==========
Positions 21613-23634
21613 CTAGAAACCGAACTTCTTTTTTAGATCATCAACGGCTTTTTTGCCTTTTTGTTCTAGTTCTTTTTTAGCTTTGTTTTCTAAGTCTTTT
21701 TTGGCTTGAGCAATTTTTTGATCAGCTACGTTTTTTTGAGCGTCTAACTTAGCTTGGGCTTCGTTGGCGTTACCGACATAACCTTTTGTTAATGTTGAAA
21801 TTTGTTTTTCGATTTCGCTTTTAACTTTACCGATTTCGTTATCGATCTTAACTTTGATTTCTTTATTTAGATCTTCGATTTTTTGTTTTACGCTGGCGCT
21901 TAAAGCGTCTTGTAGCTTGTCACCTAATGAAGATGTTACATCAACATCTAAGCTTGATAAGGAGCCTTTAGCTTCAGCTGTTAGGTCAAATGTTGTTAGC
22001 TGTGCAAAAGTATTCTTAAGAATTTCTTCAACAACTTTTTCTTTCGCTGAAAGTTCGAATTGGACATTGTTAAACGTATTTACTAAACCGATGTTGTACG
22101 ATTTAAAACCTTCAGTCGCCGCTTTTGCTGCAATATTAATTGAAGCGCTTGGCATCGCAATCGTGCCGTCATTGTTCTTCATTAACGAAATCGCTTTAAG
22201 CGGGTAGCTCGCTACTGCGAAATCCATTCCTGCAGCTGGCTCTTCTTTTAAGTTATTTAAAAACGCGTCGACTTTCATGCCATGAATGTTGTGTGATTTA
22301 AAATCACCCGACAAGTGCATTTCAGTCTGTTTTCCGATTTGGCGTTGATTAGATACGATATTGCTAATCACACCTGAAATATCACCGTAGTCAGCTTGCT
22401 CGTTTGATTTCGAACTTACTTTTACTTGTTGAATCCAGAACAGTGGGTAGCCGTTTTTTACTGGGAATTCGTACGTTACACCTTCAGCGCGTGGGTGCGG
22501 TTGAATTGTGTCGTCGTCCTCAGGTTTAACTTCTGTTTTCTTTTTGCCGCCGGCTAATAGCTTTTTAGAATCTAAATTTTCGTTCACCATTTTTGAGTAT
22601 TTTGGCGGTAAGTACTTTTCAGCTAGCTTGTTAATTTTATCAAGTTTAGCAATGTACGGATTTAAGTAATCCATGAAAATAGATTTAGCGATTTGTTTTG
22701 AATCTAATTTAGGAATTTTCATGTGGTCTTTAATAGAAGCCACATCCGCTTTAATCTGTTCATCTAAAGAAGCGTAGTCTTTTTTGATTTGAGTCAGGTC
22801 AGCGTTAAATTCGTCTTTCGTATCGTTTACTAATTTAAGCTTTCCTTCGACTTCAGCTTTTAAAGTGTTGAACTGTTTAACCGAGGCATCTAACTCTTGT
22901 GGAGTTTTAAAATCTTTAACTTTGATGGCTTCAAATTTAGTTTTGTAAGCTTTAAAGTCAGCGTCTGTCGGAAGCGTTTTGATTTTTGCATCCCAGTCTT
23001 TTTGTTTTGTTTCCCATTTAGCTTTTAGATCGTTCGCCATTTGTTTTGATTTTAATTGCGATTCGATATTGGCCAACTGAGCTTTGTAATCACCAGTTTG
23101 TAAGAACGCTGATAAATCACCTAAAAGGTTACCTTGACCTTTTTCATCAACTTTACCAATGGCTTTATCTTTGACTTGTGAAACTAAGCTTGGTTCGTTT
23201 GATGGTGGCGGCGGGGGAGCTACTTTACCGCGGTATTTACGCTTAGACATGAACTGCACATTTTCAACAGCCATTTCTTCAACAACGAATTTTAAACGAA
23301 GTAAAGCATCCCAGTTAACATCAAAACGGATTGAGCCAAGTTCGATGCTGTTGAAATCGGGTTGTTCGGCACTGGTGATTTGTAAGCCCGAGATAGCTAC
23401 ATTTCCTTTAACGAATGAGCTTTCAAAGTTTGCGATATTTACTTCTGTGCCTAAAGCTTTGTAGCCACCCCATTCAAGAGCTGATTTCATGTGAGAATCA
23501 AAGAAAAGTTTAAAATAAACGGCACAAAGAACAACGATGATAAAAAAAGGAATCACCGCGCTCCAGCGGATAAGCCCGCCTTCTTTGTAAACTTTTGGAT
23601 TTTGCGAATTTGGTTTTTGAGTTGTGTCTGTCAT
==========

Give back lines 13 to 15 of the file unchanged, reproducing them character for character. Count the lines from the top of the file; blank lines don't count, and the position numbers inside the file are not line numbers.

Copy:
22701 AATCTAATTTAGGAATTTTCATGTGGTCTTTAATAGAAGCCACATCCGCTTTAATCTGTTCATCTAAAGAAGCGTAGTCTTTTTTGATTTGAGTCAGGTC
22801 AGCGTTAAATTCGTCTTTCGTATCGTTTACTAATTTAAGCTTTCCTTCGACTTCAGCTTTTAAAGTGTTGAACTGTTTAACCGAGGCATCTAACTCTTGT
22901 GGAGTTTTAAAATCTTTAACTTTGATGGCTTCAAATTTAGTTTTGTAAGCTTTAAAGTCAGCGTCTGTCGGAAGCGTTTTGATTTTTGCATCCCAGTCTT